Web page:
The northern Alaska potential petroleum province comprises the Mesozoic Colville geosyncline in the foothills of the Brooks Range and the ancient Arctic platform on the present coast, a total onshore area of about 70,000 sq mi (181,300 sq km). Depths to pre- Mississippian basement rocks range from less than 3,000 ft (914 m) on the platform to more than 20,000 ft (6,096 m) in the southern part of the geosyncline.
The Arctic platform was uplifted in Devonian time, when it was one of the sources of the thick wedge of Upper Devonian clastic beds deposited on the site of the present Brooks Range. The platform persisted info the Mesozoic as a relatively stable source area which was onlapped by Mississippian and Pennsylvanian carbonate beds and Permian to lowest Cretaceous clastic beds from the ancient Arctic Alaska basin on the south. The platform facies probably contains the most favorable Mississippian to Jurassic reservoir rocks; these include an average total of about 500 ft (152 m) of sandstone and 1,000 ft (305 m) of limestone and dolomite at depths less than 15,000 ft (4,572 m) within an onshore area of about 20,000 sq mi (51,800 sq km). This Mississippian to Jurassic platform facies grades southward into basinal source rocks that have an average thickness of about 6,000 ft (1,830 m). The platform "basement" itself locally may include pre-Mississippian dolomite reservoir rocks.
Cretaceous rocks in the Colville geosyncline, derived from a late Mesozoic orogenic belt in the Brooks Range, are mostly nonprospective graywacke and shale in a narrow disturbed belt along the front of the range. Molasse deposits of marine subgraywacke and shale that grade upward and southward into nonmarine rocks fill the rest of the geosyncline. They comprise about 9,000 ft (2,740 m) of shale and sandstone deposited during an Early Cretaceous regressive cycle and as much as 6,000 ft (1,830 m) deposited in a Late Cretaceous regression after an erosional interval. Lower Cretaceous sandstone beds have an average aggregate thickness of 750 ft (229 m) in an area of 46,000 sq mi (119,140 sq km). The best known Lower Cretaceous reservoirs are in the area of predominantly marine sandstone; however, migration of generally northwest-trending shorelines across the entire area during Early Cretaceous time enhances the overall petroleum potential. Sandstone beds in the Upper Cretaceous have an aggregate thickness of about 750 ft (229 m) in an area of 20,000 sq mi (51,800 sq km) in the eastern part of the geosyncline, and are locally very porous and permeable. Black marine shale at the base of the Upper Cretaceous regressive strata is a probable source for oil and gas, both in the overlying sandstone and in the unconformably underlying Lower Cretaceous sandstone.
Poorly known nonmarine Tertiary rocks that cover about 7,500 sq mi (19,425 sq km) in the northeast part of the geosyncline are more than 2,000 ft (610 m) thick and resemble the nonmarine Upper Cretaceous rocks. Both the Tertiary and the Upper Cretaceous probably thicken offshore above unconformities.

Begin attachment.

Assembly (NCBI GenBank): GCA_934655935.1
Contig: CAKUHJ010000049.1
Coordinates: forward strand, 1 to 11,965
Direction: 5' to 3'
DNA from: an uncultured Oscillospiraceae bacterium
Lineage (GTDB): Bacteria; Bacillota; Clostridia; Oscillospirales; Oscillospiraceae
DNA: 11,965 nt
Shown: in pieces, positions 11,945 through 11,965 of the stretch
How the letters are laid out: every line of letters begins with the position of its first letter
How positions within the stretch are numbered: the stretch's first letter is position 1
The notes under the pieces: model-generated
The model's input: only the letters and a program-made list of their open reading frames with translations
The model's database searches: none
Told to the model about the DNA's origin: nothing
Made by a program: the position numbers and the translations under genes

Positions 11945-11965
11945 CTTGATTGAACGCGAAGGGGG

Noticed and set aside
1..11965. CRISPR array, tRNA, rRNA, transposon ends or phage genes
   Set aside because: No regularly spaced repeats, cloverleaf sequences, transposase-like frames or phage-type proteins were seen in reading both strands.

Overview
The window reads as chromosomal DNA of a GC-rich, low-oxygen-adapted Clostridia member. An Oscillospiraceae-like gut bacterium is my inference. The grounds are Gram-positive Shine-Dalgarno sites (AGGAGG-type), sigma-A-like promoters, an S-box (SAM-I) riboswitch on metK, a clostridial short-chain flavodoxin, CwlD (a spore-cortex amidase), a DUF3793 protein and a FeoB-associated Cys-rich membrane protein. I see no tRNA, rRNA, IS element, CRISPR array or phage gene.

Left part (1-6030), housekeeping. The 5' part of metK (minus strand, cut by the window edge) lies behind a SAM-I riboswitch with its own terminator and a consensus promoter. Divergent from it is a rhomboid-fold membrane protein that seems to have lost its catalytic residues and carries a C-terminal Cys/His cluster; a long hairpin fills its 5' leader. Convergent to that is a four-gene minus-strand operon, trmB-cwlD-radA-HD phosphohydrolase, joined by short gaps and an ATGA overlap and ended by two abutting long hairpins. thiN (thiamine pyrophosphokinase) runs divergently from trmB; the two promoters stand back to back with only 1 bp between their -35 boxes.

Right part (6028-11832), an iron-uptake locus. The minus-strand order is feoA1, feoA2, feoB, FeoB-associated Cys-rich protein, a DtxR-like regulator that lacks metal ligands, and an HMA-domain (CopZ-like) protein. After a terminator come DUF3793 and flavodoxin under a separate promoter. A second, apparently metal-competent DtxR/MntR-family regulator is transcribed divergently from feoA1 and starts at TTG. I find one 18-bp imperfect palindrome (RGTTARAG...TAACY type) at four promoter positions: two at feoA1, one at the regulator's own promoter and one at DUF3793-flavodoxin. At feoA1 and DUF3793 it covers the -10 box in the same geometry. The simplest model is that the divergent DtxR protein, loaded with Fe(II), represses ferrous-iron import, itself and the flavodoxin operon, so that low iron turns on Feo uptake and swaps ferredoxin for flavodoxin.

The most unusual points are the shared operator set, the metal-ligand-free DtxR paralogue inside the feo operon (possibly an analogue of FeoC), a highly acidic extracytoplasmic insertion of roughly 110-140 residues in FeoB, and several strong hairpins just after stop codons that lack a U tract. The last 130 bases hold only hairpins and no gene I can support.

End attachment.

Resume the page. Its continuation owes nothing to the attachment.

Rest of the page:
Figures & Tables
The geology of the entire United States, including the continental shelf and slope, was studied by petroleum geologists to determine its petroleum potential. Prospective areas of the 11 regions were assessed qualitatively and, usually, quantitatively.
The prospective basinal area covers approximately 3.2 million sq mi (statute; 8.3 million sq km) and contains approximately 6 million cu mi (25 million cu km) of sedimentary rock above basement or 30,000 ft (9,144 m). Other less prospective areas are, in the aggregate, large.
The prospective area has not been explored adequately. Many high-potential areas are indicated by the geology and extent of exploration, particularly in parts of Alaska, California, Colorado, Louisiana, Mississippi, Montana, New Mexico, North Dakota, Oklahoma, Texas, Utah, and Wyoming, and in parts of the offshore of Alaska, California, Louisiana, and Texas. The prospective Atlantic, Florida, and Alaska continental shelves, and the entire continental slope, barely have been touched by drilling, and other prospective areas and depths on land and the continental shelf remain largely unexplored.
Estimates of potential crude oil reserves of the basinal area only, exclusive of known reserves, range from 227 to 436 billion bbl of original oil in place. The potential probably exceeds the mean of 332 billion bbl. Approximately 32 percent of the oil in place would be recoverable at known rates of recovery. Ultimately, the rate of recovery may reach 60 percent.
Estimates of potential natural gas reserves exclusive of known reserves range from 595 to 1,227 trillion cu ft of recoverable natural gas. The gas potential also probably exceeds the mean of 911 trillion cu ft.
The ultimate petroleum potential of the United States, including known reserves, may exceed 432 billion bbl of crude oil, 1,543 trillion cu ft of natural gas, and 49 billion bbl of natural gas liquids.
Finding and developing the large petroleum potential will require a great amount of drilling because a significant percentage of the visualized undiscovered crude oil and natural gas is in stratigraphic traps, combination stratigraphic and structural traps, reefs, and complex structural situations. Estimates of future domestic demand call for accelerated exploration. To the extent that policies of industry and government militate against accelerated exploration, particularly drilling, a high percentage of the petroleum resources of the United States will not be reduced to possession.